Dilligent in detail, thanks. People like Marty, have lived the results at speed. A real bennie for the rest of us. Your attention to detail gave us a chance to hear opinions, most all of them top shelf.
     
    Last edited: Dec 29, 2020
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  16. gimpyshotrods
    Joined: May 20, 2009
    Posts: 18,126

    gimpyshotrods
    ALLIANCE MEMBER

    It might come as a shock to some, but of all of the OEM axle housings that I have narrowed, I have never found one that was straight to begin with. Most were pretty close, some were not. Almost all had high mileage, and showed no signs of adverse wear, or any other issues. I have done both single-float and full-float axles, for 1-tons.

    Newer stuff is more accurate, but still frequently off. Specifically, I have narrowed a whole mess of Explorer 8.8s, to use two short-side axles, and have yet to find a straight one!

    I always check the condition of a housing before I begin, so I am aware of any issues that need to be corrected in the process. I am welding on anything more than a leaf spring perch, the bar goes in.

    I am not saying to not do the best job possible, just that you can probably not lose sleep over slight misalignment.
     
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  17. stratplus
    Joined: Mar 11, 2018
    Posts: 26

    stratplus

    Thanks EK.
     
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  18. waid786
    Joined: Sep 9, 2012
    Posts: 123

    waid786
    Member
    from Indiana

    I jumped on my lathe and made an aluminum bearing adapter. I also got a 1.75" DOM as well. As you can see, the tube is really bend. I learned my expensive lesson.

    Dragged out my 2nd Mustang axle and all cleaned up. Round 2! I stich weld stiffeners on back side and MIG weld small area at a time.

    2020-12-30 (2).jpeg 2020-12-30.jpeg 2021-01-01.jpeg 2021-01-01.jpg
     
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  19. gimpyshotrods
    Joined: May 20, 2009
    Posts: 18,126

    gimpyshotrods
    ALLIANCE MEMBER

    DOM tubing is not likely as straight as you think it it is.

    You need a TGP (turned, ground, and polished) solid rod, if accuracy is your goal.
     
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  20. anthony myrick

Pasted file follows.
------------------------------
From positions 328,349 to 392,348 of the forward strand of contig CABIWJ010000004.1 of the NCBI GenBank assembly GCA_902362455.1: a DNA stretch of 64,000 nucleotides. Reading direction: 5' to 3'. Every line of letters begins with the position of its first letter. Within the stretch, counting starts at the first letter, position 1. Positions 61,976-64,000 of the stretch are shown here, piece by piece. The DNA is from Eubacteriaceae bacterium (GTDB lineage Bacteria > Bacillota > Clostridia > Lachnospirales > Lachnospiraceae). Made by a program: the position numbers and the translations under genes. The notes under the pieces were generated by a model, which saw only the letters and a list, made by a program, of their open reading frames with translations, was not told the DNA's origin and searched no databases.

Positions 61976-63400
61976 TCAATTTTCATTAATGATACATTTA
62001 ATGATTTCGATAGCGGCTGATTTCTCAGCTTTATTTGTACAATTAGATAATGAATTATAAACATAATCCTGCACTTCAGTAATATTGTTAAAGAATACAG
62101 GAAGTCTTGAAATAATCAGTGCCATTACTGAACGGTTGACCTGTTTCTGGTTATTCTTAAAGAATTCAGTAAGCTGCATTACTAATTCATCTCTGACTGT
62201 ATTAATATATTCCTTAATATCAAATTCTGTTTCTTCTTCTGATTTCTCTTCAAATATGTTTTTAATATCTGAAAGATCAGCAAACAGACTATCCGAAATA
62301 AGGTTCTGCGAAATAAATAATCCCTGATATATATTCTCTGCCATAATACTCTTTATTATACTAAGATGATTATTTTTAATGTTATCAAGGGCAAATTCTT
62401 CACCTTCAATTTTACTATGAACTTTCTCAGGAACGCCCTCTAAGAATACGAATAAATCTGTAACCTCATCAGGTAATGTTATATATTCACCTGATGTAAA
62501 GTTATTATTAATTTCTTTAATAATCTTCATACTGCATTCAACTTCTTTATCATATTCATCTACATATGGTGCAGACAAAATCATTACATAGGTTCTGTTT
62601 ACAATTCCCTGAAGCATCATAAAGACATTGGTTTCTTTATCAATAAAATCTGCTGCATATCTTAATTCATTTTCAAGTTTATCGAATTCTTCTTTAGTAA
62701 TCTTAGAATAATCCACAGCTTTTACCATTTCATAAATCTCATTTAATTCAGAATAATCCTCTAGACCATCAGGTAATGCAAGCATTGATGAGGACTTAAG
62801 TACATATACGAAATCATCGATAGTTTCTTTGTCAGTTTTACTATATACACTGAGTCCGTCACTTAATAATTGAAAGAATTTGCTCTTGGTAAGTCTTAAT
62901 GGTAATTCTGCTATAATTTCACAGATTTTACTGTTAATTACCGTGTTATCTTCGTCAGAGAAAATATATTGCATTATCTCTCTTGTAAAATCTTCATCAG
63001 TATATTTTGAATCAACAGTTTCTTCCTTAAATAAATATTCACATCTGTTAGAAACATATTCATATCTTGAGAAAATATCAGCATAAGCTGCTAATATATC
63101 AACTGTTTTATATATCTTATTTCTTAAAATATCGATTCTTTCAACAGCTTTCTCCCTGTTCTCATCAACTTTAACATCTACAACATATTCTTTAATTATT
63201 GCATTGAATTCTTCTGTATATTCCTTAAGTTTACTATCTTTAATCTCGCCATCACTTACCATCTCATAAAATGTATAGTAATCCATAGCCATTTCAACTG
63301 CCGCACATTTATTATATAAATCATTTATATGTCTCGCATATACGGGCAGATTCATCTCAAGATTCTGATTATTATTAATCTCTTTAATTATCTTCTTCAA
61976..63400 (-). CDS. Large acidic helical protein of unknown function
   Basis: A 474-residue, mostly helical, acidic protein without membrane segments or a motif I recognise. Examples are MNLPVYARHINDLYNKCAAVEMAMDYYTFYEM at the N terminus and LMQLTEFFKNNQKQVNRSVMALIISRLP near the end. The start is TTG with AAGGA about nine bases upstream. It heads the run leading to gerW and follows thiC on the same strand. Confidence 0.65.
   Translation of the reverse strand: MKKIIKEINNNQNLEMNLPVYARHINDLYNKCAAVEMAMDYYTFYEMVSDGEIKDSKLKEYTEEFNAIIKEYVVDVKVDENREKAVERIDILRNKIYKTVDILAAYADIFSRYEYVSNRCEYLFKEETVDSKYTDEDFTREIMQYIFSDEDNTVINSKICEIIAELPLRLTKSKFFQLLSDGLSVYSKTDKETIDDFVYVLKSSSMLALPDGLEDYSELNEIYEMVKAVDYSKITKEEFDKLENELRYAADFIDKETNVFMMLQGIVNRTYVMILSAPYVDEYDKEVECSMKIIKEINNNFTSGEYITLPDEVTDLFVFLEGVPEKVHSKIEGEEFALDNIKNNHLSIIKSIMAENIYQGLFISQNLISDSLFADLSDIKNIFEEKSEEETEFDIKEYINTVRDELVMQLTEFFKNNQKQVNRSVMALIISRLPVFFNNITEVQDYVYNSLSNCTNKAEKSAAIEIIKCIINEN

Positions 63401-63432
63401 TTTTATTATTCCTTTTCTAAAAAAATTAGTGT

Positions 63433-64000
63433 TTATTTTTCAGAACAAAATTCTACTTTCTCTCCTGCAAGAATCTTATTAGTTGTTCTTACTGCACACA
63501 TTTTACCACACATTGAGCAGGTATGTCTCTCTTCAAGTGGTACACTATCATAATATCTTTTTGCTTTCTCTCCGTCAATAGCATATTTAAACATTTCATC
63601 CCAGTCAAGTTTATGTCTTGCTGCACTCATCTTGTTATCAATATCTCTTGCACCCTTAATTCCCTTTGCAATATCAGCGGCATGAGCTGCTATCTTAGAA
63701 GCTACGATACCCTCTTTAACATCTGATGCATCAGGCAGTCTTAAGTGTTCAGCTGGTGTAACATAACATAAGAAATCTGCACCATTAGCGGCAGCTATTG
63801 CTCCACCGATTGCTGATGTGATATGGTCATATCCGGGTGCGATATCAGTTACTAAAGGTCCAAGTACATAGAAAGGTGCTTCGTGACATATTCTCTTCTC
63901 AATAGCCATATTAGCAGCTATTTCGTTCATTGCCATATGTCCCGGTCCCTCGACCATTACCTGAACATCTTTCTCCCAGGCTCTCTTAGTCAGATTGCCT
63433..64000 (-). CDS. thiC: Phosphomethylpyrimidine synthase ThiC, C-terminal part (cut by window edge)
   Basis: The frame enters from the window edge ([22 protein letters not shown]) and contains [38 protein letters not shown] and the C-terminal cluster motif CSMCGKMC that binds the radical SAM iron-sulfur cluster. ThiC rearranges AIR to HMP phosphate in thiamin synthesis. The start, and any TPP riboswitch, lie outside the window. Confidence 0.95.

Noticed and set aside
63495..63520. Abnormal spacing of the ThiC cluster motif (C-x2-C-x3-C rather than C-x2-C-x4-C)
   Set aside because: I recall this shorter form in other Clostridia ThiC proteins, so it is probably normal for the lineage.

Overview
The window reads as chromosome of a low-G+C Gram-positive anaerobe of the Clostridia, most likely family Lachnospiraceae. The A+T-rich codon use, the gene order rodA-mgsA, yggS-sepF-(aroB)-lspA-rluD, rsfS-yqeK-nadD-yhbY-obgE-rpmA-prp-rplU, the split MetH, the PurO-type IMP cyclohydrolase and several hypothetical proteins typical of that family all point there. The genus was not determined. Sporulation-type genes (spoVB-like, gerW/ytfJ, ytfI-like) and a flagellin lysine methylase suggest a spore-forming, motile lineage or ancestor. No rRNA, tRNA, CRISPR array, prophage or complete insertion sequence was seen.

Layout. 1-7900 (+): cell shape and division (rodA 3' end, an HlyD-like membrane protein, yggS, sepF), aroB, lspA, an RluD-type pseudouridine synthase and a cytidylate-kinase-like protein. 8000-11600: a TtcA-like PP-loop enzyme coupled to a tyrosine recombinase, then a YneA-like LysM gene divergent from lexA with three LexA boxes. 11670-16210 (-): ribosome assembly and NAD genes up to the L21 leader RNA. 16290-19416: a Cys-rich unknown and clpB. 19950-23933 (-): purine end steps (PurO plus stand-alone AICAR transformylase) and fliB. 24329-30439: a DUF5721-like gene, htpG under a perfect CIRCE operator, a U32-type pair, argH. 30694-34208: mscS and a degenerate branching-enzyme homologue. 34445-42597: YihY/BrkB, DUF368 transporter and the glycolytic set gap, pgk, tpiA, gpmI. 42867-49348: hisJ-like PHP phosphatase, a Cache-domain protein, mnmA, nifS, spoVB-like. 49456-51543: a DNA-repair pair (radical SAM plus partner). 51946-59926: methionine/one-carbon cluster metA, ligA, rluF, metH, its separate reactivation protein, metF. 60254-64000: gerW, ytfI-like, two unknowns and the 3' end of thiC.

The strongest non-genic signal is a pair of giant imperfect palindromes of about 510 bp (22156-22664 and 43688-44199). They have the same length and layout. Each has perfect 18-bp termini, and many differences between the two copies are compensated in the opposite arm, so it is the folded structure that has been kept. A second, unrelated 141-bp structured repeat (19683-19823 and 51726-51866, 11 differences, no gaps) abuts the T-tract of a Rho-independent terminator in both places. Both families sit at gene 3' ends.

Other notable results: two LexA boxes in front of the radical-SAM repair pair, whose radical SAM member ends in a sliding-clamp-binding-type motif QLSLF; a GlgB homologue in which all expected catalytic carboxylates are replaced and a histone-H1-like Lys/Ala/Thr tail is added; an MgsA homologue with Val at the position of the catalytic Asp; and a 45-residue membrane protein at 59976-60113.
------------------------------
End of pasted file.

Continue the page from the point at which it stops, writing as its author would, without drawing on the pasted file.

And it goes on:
Joined: Sep 4, 2009
    Posts: 7,679

    anthony myrick
    Member

    I wouldnt trust the tubing unless I placed it in a lathe and checked it
    Rotate it to see if it changes on the ends
     
    Last edited: Jan 1, 2021
  21. That is how you fix it. You just run a puddle to pull it back into place.

    As for wire welding and axle housing that is how I always do it. Unless I have a stick welder handy.
     
  22. 6sally6
    Joined: Feb 16, 2014
    Posts: 1,509

    6sally6
    Member

    Also remember.....the LAST place you stop, when welding, is the greatest concentration of heat. IF.......you want to pull something DOWN...make sure you stop your welding process on-the-bottom! (or rotate the piece as-soon-as-you stop welding/flip it over)
    6sally6
     
  23. Marty Strode
    Joined: Apr 28, 2011
    Posts: 5,791

    Marty Strode
    Member

    Rearend  fixture.jpg Mine is TGP, been in use 40 years.
     
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  24. waid786
    Joined: Sep 9, 2012
    Posts: 123

    waid786
    Member
    from Indiana

    There was almost no runout on the DOM Tubing.
     
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  25. waid786
    Joined: Sep 9, 2012
    Posts: 123

    waid786
    Member
    from Indiana

    I figured I have nothing to lose so I tried to fix the badly warped tube and it worked!

    Got back on my lathe and made another bearing adapter for the axle bearing. I cut the axle tube about 7/8 of the way, bent it little bit and and placed my aluminum bearing adapters along with DOM tubing. I beveled the edges and then I welded 3 larges braces and then MIG welded the tube small area at a time. I took off the braces and finished welding it. I fine tuned the axle tube by grinding the tube close to the casting and welding it back up and quickly cooling it with water. I rotated the DOM tubing and there is no runout that I can feel. The axle bearing adapter I made feel smooth in and out. Perfect Fit!

    1 2021-01-01 (4).jpeg

    2 2021-01-01.jpg 3 2021-01-01 (3).jpeg 4 2021-01-01 (2).jpeg 5 2021-01-01 (1).jpeg 2021-01-01.jpeg
     
    Last edited: Jan 1, 2021
  26. jimpopper
    Joined: Feb 3, 2013
    Posts: 115

    jimpopper
    Member

    Your goal should be to get it as close as possible but remember when the car is going down the road, there is minute flexing as the axle loads and unloads. Pretty hard to compensate for every scenario when fabricating one up.
     
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  27. ekimneirbo
    Joined: Apr 29, 2017
    Posts: 1,904

    ekimneirbo
    Member
    from Brooks Ky

    With the bushings inserted in the pumpkin, stick whatever tube you have thru the bushings just like it will be when you add the housing ends. Put a dial indicator on it and rotate it by hand to see how much run out you have. The play in your bushings is going to give you some movement, so try to keep slight downward pressure on it while turning it. I'd say anything less than .050 should be just fine and can probably live with more than that.;)